(*OEM production stands for an original equipment manufacturer. This is defined as a company whose goods are used as components in the products of another company, which then sells the finished item to users. For example, the old Apollo City was an OEM model. It shared the same mass-made frame as the Zero 9. These frames were then fitted with different batteries and styled with their respective branding to give them their distinct aesthetic).
So, what does all of this mean for you? If you want a scooter that has been purpose-built for city riding and balances performance with build quality, features, and low maintenance then the Apollo City will be a great match for you. However, if the City’s premium price tag is a little too much for you to bear, you may want to opt for a cheaper model that can still get you from A to B but without the added luxuries of what the City offers.
Pros and Cons
- Proprietary design delivers great build quality
- Robust, yet sleek frame
- Ergonomic controls
- Best turn signals we’ve tested
- Super simple one-click folding mechanism with zero stem wobble
- Tubeless, self-healing tires ensure convenience and durability
- Larger-than-normal tires increase handling and the ability to maneuver
- Aesthetically, it has the ‘wow’ factor
- IP56 water-resistance rating
- Fast charging port (4.5 hours)
- Low maintenance
- High mounted headlight is bright enough for night rides
- Battery management system ensures long term health
- Integrated mobile app for customized performance
- It’s outpaced by similarly priced models, but the Apollo City has build quality on its side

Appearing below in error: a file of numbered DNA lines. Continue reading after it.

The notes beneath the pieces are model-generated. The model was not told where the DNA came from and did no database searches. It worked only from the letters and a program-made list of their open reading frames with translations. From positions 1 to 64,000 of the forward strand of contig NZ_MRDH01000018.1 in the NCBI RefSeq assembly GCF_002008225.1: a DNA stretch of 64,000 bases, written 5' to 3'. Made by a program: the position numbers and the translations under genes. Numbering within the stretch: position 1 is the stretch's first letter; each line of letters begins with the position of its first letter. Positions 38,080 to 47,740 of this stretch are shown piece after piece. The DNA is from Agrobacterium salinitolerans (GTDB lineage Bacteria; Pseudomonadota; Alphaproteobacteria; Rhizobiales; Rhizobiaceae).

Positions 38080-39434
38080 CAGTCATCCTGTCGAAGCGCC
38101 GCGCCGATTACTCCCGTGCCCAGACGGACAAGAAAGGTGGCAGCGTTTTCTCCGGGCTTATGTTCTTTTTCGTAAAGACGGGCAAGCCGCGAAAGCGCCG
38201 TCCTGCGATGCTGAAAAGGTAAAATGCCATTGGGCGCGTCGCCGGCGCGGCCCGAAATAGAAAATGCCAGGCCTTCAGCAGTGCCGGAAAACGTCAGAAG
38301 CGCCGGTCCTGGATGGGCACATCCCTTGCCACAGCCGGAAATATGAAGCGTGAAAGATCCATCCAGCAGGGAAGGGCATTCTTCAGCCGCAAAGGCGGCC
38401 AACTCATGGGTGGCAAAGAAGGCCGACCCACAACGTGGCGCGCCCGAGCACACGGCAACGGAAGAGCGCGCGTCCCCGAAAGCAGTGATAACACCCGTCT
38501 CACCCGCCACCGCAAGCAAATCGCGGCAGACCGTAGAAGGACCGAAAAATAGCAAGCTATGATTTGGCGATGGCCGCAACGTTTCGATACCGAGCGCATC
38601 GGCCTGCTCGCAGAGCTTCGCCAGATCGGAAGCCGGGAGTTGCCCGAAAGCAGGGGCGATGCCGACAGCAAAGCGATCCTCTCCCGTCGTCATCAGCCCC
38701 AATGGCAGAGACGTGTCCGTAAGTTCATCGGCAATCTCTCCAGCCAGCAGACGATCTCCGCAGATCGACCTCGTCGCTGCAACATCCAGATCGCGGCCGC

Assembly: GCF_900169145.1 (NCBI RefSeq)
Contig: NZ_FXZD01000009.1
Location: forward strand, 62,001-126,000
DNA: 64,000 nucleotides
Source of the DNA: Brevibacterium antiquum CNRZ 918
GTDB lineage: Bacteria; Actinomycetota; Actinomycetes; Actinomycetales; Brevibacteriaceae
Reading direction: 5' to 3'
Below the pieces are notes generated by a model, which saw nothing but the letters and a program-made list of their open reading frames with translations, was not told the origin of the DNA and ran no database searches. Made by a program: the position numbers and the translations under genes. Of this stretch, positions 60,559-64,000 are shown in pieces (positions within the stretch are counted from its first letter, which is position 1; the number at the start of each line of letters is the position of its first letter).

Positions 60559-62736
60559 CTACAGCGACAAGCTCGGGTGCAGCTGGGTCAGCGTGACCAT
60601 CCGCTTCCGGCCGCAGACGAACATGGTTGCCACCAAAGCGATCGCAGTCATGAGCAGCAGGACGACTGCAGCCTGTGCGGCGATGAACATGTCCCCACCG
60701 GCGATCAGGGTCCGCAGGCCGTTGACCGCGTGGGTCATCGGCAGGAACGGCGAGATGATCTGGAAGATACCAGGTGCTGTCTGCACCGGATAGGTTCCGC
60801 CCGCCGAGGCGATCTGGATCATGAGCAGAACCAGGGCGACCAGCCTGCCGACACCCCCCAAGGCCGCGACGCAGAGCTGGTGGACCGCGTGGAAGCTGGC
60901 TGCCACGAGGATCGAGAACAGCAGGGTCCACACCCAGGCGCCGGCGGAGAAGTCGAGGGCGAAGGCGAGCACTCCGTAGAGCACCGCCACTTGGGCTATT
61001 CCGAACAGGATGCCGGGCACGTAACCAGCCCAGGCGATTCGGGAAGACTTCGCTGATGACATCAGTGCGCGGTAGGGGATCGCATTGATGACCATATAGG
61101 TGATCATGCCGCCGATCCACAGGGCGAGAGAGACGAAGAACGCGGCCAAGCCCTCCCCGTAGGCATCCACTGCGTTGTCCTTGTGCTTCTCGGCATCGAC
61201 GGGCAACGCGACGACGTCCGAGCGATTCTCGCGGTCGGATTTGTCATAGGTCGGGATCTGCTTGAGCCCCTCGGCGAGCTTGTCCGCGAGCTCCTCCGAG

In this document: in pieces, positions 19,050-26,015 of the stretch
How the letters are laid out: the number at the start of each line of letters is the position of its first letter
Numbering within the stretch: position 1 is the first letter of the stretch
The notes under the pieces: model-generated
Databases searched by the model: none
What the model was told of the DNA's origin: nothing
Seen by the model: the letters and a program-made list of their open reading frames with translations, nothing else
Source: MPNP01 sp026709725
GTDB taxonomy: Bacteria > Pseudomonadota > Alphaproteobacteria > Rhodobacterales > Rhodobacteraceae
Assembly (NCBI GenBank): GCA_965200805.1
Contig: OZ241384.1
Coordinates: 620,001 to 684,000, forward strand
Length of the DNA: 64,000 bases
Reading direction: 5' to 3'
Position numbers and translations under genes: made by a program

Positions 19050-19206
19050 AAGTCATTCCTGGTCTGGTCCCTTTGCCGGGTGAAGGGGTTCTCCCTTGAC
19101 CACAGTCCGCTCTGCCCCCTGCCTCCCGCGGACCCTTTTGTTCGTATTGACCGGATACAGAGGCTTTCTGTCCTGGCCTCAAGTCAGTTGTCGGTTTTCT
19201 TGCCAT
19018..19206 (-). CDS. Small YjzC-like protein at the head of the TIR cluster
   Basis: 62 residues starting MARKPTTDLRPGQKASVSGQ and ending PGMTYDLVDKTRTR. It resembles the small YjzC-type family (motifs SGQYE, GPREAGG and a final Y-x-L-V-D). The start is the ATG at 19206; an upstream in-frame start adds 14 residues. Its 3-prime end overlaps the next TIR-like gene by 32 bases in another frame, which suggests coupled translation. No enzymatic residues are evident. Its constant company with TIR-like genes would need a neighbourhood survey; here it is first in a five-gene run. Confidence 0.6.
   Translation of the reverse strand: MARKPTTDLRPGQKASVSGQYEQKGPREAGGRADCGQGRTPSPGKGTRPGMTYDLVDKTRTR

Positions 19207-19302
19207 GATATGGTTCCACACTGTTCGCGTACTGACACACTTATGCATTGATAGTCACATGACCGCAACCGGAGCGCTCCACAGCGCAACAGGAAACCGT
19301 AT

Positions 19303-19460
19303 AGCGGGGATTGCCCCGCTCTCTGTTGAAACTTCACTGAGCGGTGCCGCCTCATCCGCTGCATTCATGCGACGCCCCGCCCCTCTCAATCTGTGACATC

- Slight wobble in the handgrips but this can be fixed by tightening them and adding Loctite
- Folding hook tends to fall out of the latch on the deck when folded (but not when being lifted)
Value for Money
Is the Price Tag Worth it?
Whether you’ll find value in the latest version of the Apollo City depends on what your priorities are.
If those priorities are build quality, premium design, and low maintenance, then the Apollo City will be for you. And, if you value user experience above all, you’ll love the City – particularly its intuitive screen and mobile app.
But make no mistake – across many of the main performance metrics, the City does fall short of its competition. When compared to the rest of the scooters in its price class, it’s considerably outperformed for both speed and range. But, Apollo is aware of this. Their intention was not to build a scooter that they could pack with as much power as possible but to focus more on how the new City could satisfy the needs of those riders who are hell-bent on getting value from the overall package. And, if we narrow our view to the lineup of scooters in the commuter bracket, the City has more than achieved this.